Moving Beyond the Basics to Preaching and Teaching from the Overflow

Is it possible to teach and preach biblically without feeling the need to preach on instrumental music, the Lord’s Supper every first day of the week, and who is and who is not going to hell? I decided some time back that we have covered those issues enough (sometimes well and sometimes not so well) that it is very rare that I ever bring those things up in a Bible class discussion. I have known other people who seemed like that is all they wanted to talk about and if you didn’t, you just weren’t sound.

Can you imagine if back in those elementary school days your teacher started teaching you math with simple addition and subtraction. Good. You got the basics…you would hope to eventually move on to fractions, multiplication and one day algebra. Instead, every year in school you got more addition and more subtraction. There was no next step. According to your math teacher, knowing those two things was all it took to be a mature student of mathematics! We wouldn’t accept that. We shouldn’t accept that when it comes to our knowledge of the Bible either. We have heard all the arguments about why we don’t use instruments. We know why we take the Lord’s Supper on the first day of the week. Those are both very good things. But we cannot get so stagnant in our teaching that we fail to provide people with spiritual nourishment. We cannot fail to help people see the next step and move them beyond the basics. I honestly wonder if that is all some people are comfortable discussing and maybe haven’t personally challenged themselves to grow beyond that.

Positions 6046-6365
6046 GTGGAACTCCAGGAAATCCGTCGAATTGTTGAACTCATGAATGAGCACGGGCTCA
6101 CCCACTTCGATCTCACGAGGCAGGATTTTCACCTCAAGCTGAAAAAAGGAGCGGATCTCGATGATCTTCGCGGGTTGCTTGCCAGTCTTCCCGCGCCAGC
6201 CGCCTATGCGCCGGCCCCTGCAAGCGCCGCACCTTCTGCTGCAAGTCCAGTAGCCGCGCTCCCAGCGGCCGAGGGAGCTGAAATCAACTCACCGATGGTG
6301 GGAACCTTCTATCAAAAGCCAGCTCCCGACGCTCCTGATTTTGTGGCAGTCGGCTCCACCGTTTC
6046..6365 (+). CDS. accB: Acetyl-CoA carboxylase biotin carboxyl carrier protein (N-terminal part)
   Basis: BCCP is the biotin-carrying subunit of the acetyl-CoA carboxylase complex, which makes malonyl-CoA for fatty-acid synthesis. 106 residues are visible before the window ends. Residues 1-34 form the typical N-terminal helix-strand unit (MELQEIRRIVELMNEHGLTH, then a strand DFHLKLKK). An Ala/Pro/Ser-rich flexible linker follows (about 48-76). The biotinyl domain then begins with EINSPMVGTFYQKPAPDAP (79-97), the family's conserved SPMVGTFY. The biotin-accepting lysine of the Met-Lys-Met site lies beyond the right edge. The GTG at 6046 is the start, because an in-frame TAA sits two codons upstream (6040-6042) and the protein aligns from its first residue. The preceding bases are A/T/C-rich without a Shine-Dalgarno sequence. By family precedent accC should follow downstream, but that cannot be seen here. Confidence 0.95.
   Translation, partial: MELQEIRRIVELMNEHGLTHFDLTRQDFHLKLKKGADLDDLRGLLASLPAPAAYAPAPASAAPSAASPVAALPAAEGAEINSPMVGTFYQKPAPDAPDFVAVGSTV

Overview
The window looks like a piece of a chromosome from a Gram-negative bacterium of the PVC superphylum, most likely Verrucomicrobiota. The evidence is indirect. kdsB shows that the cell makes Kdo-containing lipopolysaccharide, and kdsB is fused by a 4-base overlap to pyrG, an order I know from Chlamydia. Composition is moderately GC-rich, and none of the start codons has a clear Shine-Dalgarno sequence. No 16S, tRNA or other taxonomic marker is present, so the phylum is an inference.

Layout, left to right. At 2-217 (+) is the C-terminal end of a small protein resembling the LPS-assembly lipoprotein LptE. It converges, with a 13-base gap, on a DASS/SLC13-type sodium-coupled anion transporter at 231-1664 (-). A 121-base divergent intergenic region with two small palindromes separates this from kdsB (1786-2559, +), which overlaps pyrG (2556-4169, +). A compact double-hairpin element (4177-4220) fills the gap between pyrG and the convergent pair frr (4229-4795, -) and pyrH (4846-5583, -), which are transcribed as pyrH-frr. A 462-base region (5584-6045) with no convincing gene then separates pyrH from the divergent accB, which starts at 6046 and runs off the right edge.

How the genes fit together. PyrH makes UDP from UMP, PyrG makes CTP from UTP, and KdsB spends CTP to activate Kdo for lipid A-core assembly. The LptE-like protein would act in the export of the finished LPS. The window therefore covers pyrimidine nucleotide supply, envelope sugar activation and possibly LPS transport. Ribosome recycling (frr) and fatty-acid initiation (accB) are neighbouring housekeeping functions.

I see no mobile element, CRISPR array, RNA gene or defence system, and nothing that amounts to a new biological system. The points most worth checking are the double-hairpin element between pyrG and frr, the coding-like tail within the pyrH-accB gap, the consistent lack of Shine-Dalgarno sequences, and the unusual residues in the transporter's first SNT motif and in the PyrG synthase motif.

The sheep rarely outpace the shepherd. Because of that, our leaders, preachers, and teachers need to be ready to lead from the front. They need to be willing to step out in faith, grow in their own personal study and preach/teach from the overflow. I cannot believe reaffirming our stances on instruments and the Lord’s Supper is preaching or teaching from the overflow.

0 Responses to Moving Beyond the Basics to Preaching and Teaching from the Overflow

  1. WesWoodell says:

    Doesn’t the Bible imply that it’s unhealthy to teach on the basics all the time without moving deeper?

    What’s the Scripture in Hebrews?

  2. Hank says:

    “Is it possible to teach and preach biblically without feeling the need to preach on instrumental music, the Lord’s Supper every first day of the week, and who is and who is not going to hell?”

    I think the only way to “teach and preach biblically” is to teach and preach on every subject God decided to include in his book. Of course, certain subjects (themes) warrant more time and attention than others. Paul “decided to know nothing…except Jesus Christ and him crucified.” Therefore, he placed most of his emphasis upon the cross of Christ but he (along with the other NT writers), certainly taught other things which seem to be “taboo” in many religious circles today. Three of those things are the three you mention (Whether or not it’s God’s will to worship him with instruments, to take the Lord’s supper every Sunday, and to talk about who’s going to hell).

    I too, believe that way too many people spend way too much time hammering the things you here mention and I believe it’s because the more fault they find in others — the more “right” they FEEL themselves. Having said that, I don’t believe that our response ought to be to deliberately avoid discussing them. And while many people have heard the arguments as to why we don’t use instruments and why we take the Lord’s supper every Sunday…probably just as many have NEVER heard them and/or couldn’t even begin to explain the reason(s) why.

    Basically, I don’t believe that moving people “beyond the basics” would ever require us to stop “reaffirming our stances on instruments and the Lord’s Supper.”